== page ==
The power of films and performance arts truly transcends borders. Bollywood has done more for India-China relations than inspired rhetoric. Three Idiots, a film that exposes the ruthlessness of performance-oriented education system, has been a huge success in China. Everywhere you travel in China and talk to young people, and say that you are from India, they are sure to tell you something about Three Idiots which has struck a chord in the deeper recesses of the Chinese psyche. Similarly, Life of Pi, a film about an Indian orphan’s heroic survival after a shipwreck with a Bengal tiger, was a smashing success in China and has done its bit in kindling interest among young Chinese about India. Pondicherry is now a desirable tourist destination for Chinese, thanks to Life of Pi. Sadly, Chinese films have not made that kind of impact in India. Yes, the kung fu/martial arts genre has its captive followers, and this was more than evident at the kind of crowds Jackie Chan attracted in India when he was here three months ago. Many Chinese can name at least three-four Indian film stars – Amitabh Bachchan, Amir Khan, Shah Rukh Khan and Aishwarya Rai have some recall value in China — but ask any Indian to name 3-4 Chinese top film stars and actors, most will draw a blank beyond Jackie Chan.
The film co-production agreement and film festivals could be a good way to leverage the power of cinema to burnish India-China relations. China is expected to be the guest country at next year’s India International Film Festival in Goa. China currently allows 10 Hollywood films to be screened every year. India is hoping that five Indian films are allowed to be shown in China every year.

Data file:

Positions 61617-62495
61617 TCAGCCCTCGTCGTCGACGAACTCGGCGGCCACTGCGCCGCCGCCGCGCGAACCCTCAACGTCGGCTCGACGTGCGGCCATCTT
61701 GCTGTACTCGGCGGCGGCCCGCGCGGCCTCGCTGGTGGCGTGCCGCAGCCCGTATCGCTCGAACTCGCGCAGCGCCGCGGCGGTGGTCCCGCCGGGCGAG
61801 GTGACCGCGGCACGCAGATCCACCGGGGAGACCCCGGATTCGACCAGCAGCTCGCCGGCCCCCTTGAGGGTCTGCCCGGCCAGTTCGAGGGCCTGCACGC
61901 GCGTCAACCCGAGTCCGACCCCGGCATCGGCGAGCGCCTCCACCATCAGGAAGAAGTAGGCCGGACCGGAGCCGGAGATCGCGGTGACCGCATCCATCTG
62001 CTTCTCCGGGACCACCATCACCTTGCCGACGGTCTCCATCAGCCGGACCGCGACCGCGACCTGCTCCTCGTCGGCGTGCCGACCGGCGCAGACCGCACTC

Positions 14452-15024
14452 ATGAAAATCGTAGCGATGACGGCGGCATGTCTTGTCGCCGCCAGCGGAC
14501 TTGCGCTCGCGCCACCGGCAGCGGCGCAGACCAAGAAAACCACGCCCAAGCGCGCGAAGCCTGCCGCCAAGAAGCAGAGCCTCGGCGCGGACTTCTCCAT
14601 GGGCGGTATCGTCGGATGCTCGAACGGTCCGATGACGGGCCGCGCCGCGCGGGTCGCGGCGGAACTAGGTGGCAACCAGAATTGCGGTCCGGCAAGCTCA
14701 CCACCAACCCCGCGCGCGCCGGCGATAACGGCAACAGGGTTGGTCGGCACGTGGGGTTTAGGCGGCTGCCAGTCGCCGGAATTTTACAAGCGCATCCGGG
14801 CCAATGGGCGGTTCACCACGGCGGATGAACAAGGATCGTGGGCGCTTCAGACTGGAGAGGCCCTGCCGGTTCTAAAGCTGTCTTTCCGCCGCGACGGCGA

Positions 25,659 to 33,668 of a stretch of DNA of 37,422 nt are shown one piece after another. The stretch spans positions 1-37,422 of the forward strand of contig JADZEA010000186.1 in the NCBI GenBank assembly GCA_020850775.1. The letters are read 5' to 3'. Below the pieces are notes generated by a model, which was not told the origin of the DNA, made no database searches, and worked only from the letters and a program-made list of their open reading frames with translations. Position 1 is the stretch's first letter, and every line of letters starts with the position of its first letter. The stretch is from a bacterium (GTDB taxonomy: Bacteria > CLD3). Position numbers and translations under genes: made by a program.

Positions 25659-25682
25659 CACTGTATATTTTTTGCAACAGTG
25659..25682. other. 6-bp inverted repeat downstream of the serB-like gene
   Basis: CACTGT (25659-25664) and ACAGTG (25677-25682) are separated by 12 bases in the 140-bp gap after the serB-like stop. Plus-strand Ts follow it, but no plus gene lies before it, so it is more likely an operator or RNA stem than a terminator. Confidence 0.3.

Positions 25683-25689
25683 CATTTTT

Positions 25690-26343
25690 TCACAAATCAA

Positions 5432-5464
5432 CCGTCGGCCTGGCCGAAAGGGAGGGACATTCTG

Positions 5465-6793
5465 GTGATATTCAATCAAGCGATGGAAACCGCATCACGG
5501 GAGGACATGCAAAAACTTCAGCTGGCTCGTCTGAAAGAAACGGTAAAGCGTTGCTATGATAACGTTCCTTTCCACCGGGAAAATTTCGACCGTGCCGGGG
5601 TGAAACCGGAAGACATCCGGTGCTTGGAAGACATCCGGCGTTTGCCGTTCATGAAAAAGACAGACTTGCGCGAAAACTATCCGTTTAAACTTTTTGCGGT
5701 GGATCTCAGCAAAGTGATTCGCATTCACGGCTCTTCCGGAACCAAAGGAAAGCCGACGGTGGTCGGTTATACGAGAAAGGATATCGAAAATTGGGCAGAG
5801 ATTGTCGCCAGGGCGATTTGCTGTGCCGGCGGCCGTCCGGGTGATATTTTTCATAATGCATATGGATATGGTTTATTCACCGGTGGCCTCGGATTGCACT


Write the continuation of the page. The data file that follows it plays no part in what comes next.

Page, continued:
Moving beyond films, there is also a lot that can be done in the field of music. While classical music and dance have their own charms – a performance by Bharatnatyam dancer Pratibha Prahlad in China garnered much appreciation – it’s time to raise the sights and look at more Indo-China collaborative enterprises in genres of music that resonate with the young. Jazz and rock and roll is perhaps the way to go, with many desi and Chinese rock groups creating a big splash.
Sadly, our cultural frame of reference remains Westward-looking and west-centric. Both Indians and Chinese know more about Hollywood film stars and Western cultural icons than about each other. The fact is that the American power has succeeded to the extent it has is not just because of its economy and military power, but in the enduring power of it cultural products and the sheer magnetism of its popular culture, which has been backed by a concerted marketing push.